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Caprion, Boehringer Ingelheim, Agilent, Caliper, NIH, Assay Designs, Stressgen, Power3, Biosite, PerkinElmer, Thermo, Sigma-Aldrich


Caprion Signs Biomarker ID Deal with Boehringer Ingelheim

Caprion Pharmaceuticals said this week that it has entered into a research collaboration with Boehringer Ingelheim to identify metabolic and inflammatory disease biomarkers using Caprion's CellCarta proteomics discovery platform.

Under the terms of the agreement, Caprion will identify pharmacodynamic markers in plasma resulting from the administration of pre-clinical pharmaceutical compounds, Caprion said.

Financial details of the agreement were not disclosed.

Agilent to Use Caliper LabChips for Clinical Diagnostic Apps

Caliper Life Sciences has granted Agilent Technologies a non-exclusive license to use a "majority" of Caliper's microfluidics patent estate to develop clinical diagnostic applications on several Agilent instrument platforms, the companies said this week.

Specifically, Agilent will incorporate the LabChip microfluidics technology into its 2100 Bioanalyzer, 5100 Automated Lab-on-a-Chip, and future instrument platforms.

Separately, the companies said that Agilent will use Caliper as its exclusive supplier of planar LabChip products for the 2100 Bioanalyzer and future products for the next five years.

Under the terms of the agreement, Agilent will pay an upfront undisclosed licensing fee to Caliper, as well as royalties on future sales of diagnostic LabChip products. Additional financial terms of the agreement were not disclosed.

NIH Awards $18M in High-End Instrumentation Grants for Biomedical Research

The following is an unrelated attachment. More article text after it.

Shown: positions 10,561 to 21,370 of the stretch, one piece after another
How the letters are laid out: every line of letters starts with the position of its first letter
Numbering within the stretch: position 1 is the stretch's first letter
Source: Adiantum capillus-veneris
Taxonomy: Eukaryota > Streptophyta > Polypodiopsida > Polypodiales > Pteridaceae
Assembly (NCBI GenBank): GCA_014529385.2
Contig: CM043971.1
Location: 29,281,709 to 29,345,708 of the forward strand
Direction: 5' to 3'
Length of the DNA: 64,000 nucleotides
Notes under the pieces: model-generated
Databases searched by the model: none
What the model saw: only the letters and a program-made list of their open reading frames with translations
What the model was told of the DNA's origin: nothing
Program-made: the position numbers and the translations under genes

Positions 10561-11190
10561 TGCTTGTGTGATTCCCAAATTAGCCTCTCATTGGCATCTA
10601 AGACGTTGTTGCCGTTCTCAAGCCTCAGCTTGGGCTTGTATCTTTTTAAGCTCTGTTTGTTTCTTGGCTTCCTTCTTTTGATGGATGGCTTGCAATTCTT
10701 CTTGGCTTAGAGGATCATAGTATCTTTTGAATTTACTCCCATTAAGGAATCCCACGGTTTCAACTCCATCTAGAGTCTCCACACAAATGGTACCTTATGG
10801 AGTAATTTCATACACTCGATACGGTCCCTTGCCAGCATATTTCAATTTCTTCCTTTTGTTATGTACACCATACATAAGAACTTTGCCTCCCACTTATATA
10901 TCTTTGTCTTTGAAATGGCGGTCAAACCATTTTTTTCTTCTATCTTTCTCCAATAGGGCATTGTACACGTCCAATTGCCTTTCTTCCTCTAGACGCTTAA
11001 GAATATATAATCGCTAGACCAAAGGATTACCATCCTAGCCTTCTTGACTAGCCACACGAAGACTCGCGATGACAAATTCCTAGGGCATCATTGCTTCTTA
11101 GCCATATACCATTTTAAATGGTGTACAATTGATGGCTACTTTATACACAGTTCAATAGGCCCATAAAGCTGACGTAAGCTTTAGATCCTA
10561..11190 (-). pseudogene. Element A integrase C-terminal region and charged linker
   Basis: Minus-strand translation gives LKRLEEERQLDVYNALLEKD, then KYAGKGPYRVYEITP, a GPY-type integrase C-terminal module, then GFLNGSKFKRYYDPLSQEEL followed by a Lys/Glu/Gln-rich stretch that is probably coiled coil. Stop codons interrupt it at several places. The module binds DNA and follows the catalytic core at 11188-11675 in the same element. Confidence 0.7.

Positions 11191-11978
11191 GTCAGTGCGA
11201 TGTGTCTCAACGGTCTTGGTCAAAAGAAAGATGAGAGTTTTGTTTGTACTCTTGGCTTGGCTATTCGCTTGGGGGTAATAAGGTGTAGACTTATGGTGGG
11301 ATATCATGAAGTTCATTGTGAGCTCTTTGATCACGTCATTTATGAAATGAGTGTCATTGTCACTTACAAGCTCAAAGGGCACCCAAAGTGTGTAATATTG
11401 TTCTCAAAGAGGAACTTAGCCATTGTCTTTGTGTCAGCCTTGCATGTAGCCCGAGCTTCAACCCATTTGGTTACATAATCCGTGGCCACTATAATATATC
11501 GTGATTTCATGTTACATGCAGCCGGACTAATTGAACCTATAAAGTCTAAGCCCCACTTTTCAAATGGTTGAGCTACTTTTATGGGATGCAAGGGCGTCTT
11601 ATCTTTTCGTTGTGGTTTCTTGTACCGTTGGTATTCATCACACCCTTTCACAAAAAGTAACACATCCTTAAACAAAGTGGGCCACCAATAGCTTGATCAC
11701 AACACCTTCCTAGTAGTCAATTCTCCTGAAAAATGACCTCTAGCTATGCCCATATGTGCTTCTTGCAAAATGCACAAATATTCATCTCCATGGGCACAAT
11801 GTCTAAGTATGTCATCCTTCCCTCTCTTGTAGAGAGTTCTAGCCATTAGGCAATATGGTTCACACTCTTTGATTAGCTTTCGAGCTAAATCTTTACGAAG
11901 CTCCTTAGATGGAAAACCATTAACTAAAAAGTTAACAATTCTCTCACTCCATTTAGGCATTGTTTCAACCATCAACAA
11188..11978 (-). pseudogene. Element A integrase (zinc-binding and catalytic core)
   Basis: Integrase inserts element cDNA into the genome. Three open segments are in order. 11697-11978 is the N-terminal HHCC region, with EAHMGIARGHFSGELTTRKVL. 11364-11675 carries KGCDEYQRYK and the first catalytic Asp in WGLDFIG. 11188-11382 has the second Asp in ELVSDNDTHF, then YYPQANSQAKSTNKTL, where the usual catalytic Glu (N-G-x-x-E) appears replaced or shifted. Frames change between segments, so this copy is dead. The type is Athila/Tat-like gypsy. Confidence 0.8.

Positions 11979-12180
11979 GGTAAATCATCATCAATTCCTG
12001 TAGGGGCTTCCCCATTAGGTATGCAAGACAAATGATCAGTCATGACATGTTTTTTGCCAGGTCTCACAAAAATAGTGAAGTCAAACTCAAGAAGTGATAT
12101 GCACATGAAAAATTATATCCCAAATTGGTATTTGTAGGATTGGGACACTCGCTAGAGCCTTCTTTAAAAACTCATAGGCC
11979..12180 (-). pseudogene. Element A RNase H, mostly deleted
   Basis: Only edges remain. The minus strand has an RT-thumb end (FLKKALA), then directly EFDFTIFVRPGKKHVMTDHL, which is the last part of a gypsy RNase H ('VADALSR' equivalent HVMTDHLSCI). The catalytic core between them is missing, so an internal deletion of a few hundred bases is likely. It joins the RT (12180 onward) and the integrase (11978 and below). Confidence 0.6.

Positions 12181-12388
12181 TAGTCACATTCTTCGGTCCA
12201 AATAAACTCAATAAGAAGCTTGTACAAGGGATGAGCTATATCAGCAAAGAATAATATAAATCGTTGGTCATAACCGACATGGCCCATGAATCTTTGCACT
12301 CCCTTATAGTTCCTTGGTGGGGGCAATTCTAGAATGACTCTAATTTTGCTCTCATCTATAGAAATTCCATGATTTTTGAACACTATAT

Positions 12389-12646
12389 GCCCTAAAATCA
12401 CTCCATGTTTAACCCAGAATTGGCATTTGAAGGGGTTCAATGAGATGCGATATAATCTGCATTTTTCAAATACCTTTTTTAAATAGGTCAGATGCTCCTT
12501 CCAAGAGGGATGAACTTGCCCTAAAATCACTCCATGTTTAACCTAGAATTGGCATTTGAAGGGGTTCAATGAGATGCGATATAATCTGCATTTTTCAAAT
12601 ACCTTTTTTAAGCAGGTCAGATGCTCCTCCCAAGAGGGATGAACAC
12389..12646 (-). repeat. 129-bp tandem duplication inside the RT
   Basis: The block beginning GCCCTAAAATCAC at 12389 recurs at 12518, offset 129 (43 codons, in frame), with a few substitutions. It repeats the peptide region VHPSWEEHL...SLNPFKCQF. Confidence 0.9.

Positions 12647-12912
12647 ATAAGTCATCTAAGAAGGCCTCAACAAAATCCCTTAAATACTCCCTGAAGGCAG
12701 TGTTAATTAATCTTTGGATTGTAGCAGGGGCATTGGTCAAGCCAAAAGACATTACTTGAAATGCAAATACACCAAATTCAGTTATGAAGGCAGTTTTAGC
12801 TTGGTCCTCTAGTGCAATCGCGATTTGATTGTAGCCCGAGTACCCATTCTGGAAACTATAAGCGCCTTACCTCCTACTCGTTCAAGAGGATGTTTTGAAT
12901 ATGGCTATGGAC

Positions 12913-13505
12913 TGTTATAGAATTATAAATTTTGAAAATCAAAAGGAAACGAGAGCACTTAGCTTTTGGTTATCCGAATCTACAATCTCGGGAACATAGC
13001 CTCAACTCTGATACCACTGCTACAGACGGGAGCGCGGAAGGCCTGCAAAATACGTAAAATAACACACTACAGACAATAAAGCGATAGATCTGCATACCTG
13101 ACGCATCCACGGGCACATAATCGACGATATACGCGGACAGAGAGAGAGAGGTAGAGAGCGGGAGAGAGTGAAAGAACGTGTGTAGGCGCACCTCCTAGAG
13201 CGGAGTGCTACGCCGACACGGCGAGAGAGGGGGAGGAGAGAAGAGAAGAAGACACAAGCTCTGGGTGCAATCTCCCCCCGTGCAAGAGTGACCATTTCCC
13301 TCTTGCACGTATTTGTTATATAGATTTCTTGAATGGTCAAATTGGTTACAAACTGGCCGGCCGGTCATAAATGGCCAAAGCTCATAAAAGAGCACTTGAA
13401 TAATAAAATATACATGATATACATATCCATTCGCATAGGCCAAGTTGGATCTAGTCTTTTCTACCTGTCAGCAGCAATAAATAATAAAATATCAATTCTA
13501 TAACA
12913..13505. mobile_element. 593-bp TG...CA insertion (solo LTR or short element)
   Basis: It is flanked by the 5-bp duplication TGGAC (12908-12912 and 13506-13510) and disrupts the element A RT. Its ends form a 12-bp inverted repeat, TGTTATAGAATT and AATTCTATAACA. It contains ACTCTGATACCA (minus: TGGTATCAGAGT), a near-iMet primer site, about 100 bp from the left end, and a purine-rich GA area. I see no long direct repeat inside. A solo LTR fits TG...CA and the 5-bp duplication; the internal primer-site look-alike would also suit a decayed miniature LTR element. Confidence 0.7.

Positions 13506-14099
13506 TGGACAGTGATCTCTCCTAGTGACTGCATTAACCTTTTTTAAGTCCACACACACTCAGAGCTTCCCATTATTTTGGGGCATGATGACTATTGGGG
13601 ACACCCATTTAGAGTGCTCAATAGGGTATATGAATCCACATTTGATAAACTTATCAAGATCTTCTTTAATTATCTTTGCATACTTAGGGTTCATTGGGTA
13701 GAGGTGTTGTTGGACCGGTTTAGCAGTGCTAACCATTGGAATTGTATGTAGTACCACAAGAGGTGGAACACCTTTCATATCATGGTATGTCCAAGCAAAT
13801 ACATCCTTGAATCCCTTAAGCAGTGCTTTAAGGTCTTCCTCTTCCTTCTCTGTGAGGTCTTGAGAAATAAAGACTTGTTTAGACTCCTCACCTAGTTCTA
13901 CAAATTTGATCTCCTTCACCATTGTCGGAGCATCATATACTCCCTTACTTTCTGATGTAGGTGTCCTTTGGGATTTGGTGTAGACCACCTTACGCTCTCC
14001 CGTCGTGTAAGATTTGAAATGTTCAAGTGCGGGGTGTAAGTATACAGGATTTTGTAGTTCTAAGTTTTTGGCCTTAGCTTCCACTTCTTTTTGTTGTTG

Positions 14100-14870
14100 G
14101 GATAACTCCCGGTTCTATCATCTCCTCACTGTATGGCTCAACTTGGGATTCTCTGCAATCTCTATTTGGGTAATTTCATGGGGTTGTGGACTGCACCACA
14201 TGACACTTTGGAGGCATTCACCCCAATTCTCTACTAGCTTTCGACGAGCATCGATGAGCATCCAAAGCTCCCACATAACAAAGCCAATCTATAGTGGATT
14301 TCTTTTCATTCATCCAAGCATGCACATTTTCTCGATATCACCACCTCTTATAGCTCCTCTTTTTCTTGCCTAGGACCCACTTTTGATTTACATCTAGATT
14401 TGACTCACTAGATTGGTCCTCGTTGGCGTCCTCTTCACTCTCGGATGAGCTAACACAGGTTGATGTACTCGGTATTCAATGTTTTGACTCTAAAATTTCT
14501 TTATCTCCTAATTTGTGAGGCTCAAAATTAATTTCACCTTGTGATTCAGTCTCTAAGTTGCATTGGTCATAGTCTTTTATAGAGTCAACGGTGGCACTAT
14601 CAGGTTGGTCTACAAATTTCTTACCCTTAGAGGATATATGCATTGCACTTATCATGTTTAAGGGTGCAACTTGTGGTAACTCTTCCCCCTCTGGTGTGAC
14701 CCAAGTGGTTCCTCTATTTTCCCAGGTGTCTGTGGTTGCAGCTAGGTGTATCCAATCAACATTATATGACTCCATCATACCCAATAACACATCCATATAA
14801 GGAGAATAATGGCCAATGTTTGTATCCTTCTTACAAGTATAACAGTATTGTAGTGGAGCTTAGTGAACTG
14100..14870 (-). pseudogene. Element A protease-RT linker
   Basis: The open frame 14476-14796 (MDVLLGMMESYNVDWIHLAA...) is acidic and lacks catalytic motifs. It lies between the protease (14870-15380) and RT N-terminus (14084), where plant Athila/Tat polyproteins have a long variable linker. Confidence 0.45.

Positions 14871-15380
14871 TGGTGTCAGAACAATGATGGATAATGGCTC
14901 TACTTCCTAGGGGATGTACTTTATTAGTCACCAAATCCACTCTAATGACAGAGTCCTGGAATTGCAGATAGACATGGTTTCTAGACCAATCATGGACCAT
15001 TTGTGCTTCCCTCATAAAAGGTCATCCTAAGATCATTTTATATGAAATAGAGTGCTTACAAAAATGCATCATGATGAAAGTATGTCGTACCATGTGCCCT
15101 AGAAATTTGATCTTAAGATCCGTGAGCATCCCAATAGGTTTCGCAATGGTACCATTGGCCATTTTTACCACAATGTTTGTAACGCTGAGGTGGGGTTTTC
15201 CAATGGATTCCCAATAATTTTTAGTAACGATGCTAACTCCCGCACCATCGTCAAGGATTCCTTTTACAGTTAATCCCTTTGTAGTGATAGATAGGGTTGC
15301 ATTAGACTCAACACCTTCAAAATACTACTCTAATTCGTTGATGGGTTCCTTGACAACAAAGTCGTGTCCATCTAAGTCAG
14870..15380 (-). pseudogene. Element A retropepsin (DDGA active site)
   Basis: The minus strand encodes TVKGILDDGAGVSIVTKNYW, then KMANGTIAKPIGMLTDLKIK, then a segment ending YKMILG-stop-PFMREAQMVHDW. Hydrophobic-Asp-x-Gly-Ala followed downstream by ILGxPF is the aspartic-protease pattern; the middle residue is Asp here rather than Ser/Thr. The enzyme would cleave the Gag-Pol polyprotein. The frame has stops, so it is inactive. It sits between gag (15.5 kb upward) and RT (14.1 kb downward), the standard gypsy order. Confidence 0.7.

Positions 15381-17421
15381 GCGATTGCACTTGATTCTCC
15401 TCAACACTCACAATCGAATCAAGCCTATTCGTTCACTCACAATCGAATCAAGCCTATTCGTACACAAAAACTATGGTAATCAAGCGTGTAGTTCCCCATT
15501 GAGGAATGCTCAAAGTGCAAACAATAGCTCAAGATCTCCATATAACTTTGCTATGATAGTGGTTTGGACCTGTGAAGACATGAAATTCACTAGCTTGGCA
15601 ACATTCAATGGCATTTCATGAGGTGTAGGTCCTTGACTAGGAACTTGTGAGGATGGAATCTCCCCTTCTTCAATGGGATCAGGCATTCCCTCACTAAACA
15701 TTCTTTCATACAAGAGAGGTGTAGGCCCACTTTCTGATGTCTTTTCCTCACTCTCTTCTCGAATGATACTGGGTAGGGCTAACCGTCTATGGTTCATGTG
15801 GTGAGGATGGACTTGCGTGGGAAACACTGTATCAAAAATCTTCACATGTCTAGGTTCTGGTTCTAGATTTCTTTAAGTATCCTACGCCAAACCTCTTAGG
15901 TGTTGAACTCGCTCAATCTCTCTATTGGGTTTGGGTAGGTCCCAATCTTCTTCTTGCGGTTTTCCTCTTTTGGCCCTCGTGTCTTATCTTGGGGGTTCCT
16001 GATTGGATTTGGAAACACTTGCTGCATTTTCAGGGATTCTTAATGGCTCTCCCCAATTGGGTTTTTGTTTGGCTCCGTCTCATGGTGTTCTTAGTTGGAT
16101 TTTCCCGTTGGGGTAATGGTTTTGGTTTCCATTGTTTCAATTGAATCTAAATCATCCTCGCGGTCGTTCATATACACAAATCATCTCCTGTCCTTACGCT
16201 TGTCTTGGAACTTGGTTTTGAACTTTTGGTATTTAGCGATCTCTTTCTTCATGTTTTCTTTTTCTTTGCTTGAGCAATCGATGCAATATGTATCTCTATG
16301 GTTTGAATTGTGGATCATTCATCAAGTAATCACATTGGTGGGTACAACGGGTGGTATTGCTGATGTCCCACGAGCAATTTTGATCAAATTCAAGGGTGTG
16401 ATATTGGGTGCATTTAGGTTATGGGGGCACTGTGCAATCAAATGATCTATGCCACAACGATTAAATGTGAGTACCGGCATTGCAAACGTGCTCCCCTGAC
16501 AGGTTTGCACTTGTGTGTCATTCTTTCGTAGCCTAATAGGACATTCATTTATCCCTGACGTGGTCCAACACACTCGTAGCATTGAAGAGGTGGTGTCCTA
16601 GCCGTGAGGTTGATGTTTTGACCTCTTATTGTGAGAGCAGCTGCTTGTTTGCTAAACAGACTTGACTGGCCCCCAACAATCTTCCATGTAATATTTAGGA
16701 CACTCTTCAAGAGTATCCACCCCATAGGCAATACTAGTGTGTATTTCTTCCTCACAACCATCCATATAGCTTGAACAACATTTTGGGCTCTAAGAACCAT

The National Center for Research Resources of the National Institutes of Health announced today that it has awarded 11 grants worth nearly $18 million to US research institutions to support the acquisition of "high-end instrumentation" for biomedical research.

The one-time grants support the purchase of instruments that cost more than $750,000, with a maximum of $2 million each, NCRR said. In addition, institutions were to identify three or more NIH-funded investigators whose research requires use of the instrument.

Instruments to be purchased using the grants include structural and functional imaging systems, macromolecular NMR spectrometers, high-resolution mass spectrometers, electron microscopes, and supercomputers. The awards include:

  • $2 million to Cold Spring Harbor Laboratory for the purchase of a high-performance computing cluster to "improve and expand the computing infrastructure to support current and new research" using microarrays and comparative bioinformatics;
  • $758,000 to the University of California, San Diego, for the purchase of a MALDI TOF-TOF mass spectrometer;
  • $919,000 to the University of Cincinnati for the acquisition of an ion trap-Fourier transform ion cyclotron resonance hybrid mass spectrometer;
  • $1 million to the University of North Carolina, Chapel Hill, for the purchase of a Fourier-transform ion cyclotron resonance mass spectrometer.

The full list of award recipients, instruments and associated projects can be seen here.

Assay Designs Acquires Stressgen Bioreagents